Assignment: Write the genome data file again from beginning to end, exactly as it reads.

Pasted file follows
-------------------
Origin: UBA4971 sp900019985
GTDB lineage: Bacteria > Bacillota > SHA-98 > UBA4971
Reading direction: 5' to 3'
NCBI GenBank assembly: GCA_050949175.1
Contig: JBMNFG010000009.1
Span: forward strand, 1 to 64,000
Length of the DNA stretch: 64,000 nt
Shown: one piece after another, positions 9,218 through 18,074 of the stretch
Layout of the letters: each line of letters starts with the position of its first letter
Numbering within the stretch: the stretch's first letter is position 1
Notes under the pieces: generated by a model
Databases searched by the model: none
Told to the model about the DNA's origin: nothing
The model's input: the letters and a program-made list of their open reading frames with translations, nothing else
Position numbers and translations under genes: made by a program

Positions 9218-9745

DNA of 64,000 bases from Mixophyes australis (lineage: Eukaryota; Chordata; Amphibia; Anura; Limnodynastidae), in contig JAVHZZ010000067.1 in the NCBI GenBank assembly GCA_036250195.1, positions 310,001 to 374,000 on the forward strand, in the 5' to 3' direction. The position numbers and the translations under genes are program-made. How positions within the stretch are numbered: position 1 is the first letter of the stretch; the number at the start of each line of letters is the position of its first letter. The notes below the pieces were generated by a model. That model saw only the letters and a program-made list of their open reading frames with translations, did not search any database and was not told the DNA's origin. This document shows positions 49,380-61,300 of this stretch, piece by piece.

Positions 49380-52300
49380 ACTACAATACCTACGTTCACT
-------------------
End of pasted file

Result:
Origin: UBA4971 sp900019985
GTDB lineage: Bacteria > Bacillota > SHA-98 > UBA4971
Reading direction: 5' to 3'
NCBI GenBank assembly: GCA_050949175.1
Contig: JBMNFG010000009.1
Span: forward strand, 1 to 64,000
Length of the DNA stretch: 64,000 nt
Shown: one piece after another, positions 9,218 through 18,074 of the stretch
Layout of the letters: each line of letters starts with the position of its first letter
Numbering within the stretch: the stretch's first letter is position 1
Notes under the pieces: generated by a model
Databases searched by the model: none
Told to the model about the DNA's origin: nothing
The model's input: the letters and a program-made list of their open reading frames with translations, nothing else
Position numbers and translations under genes: made by a program

Positions 9218-9745

DNA of 64,000 bases from Mixophyes australis (lineage: Eukaryota; Chordata; Amphibia; Anura; Limnodynastidae), in contig JAVHZZ010000067.1 in the NCBI GenBank assembly GCA_036250195.1, positions 310,001 to 374,000 on the forward strand, in the 5' to 3' direction. The position numbers and the translations under genes are program-made. How positions within the stretch are numbered: position 1 is the first letter of the stretch; the number at the start of each line of letters is the position of its first letter. The notes below the pieces were generated by a model. That model saw only the letters and a program-made list of their open reading frames with translations, did not search any database and was not told the DNA's origin. This document shows positions 49,380-61,300 of this stretch, piece by piece.

Positions 49380-52300
49380 ACTACAATACCTACGTTCACT